includes asking provoking questions on controversial and pertinent issues, which pushes
students’ perspectives, asking them to critically think about their pedagogy or values instead of
resorting back to what they know or grew up with.
I also stress meaningful art lessons, including utilizing big ideas and concepts
surrounding social justice. I encourage students to develop an art curriculum that connects art
with the world, and is relevant and engaging, through deep exploration of social and cultural
issues. I constantly bring in current events and topics to tie to central themes. I also take
students on field trips, allowing them to connect abstract concepts to the real world. I want my
students to see that art can shape students’ identity and mindsets. It can be a medium for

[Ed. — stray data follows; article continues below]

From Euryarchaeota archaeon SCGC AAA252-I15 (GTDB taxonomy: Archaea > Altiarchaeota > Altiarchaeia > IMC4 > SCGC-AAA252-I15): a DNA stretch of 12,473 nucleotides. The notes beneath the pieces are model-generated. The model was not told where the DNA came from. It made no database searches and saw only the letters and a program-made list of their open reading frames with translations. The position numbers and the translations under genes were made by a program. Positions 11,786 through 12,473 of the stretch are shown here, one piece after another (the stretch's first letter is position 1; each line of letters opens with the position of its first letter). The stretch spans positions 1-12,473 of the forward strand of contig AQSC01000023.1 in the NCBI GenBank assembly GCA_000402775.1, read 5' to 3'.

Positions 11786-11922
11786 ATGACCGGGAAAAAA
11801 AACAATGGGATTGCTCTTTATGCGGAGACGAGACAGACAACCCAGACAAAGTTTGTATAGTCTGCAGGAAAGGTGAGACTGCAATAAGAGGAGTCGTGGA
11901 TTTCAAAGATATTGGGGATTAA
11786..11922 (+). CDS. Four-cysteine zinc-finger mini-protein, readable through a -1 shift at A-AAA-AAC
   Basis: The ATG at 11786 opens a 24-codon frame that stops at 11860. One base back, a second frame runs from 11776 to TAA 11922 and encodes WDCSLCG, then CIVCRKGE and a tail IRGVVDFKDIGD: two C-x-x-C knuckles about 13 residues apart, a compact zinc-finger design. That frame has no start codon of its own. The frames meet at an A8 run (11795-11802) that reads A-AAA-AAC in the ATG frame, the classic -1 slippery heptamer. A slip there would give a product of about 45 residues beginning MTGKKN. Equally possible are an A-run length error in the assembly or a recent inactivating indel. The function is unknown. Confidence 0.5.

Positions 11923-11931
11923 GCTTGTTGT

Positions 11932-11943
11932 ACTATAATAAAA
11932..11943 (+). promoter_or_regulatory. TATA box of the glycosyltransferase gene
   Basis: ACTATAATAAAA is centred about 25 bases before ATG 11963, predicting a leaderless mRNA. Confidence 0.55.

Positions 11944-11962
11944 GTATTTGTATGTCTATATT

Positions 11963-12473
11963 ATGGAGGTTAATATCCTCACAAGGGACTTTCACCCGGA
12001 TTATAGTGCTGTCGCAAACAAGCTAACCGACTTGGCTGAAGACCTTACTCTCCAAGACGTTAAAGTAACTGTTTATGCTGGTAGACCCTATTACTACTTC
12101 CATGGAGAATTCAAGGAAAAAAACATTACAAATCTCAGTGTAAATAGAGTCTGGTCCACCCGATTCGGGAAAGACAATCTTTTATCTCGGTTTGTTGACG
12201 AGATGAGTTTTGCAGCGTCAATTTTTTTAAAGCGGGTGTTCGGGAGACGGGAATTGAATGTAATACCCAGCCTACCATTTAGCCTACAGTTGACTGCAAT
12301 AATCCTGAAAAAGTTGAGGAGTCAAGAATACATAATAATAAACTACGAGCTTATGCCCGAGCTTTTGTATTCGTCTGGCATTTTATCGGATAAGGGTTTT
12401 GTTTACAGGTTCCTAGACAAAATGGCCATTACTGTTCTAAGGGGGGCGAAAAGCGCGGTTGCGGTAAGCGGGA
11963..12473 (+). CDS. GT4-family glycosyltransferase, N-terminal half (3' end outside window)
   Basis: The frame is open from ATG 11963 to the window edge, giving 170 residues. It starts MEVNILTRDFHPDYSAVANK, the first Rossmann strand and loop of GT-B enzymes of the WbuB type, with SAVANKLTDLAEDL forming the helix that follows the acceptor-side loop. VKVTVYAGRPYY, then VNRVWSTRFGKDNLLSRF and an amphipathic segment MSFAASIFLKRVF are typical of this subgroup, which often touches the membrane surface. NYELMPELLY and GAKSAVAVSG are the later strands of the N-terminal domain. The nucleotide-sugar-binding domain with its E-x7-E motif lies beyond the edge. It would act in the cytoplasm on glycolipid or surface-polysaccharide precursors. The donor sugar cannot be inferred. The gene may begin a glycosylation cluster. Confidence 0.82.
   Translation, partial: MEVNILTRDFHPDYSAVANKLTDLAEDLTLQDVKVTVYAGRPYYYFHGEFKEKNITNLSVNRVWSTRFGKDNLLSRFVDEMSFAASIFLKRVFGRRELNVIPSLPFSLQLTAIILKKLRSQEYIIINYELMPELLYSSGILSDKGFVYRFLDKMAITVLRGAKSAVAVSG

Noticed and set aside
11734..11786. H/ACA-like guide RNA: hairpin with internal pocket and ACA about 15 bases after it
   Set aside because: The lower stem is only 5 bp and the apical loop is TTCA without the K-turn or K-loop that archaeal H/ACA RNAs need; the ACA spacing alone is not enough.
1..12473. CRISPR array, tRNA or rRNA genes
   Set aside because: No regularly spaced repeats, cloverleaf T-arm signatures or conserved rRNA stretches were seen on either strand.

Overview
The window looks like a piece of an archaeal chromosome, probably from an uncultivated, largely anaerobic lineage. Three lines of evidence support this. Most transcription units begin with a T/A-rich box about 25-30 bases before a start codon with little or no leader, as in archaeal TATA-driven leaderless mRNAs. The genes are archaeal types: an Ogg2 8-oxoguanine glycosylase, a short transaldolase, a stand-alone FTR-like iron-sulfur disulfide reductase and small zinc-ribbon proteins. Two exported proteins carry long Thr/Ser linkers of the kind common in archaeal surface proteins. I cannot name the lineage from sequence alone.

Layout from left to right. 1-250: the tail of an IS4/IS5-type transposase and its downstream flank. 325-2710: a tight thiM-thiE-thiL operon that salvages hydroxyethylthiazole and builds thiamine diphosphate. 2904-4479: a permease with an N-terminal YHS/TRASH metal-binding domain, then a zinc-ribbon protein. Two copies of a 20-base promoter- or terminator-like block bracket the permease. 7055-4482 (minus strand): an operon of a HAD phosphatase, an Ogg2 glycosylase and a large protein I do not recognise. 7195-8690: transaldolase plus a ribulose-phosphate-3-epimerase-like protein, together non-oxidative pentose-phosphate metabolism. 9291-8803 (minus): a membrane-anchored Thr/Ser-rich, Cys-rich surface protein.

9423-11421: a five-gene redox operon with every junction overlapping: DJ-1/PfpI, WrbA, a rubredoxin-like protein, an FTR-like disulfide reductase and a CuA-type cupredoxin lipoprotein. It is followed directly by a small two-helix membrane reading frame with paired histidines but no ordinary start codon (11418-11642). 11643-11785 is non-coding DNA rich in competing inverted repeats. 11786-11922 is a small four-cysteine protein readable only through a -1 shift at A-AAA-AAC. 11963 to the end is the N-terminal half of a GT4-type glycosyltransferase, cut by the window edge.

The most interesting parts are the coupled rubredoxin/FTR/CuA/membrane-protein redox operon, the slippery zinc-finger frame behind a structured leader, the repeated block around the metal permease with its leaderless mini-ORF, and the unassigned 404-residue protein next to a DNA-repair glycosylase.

students to have voice, and communicate their stories and the stories of their communities
through powerful, provocative messages. Art is much more than the elements and principles of
art, and is a means of providing agency and socially responsible critique. New teachers need to
see how they can be powerful agents of change.
For change in perspectives to happen, students need to start with an exploration and
understanding of themselves, or their identity. Many times students are puzzled when I ask them
to write about or create art that demonstrates who they are; they have not been asked this
question before. Assignments involving identity allow students to think through their personal
beliefs in relation to societal/cultural issues. My assignments push students to find their voice
through reflections, journaling, and creating artwork, allowing students to examine and transform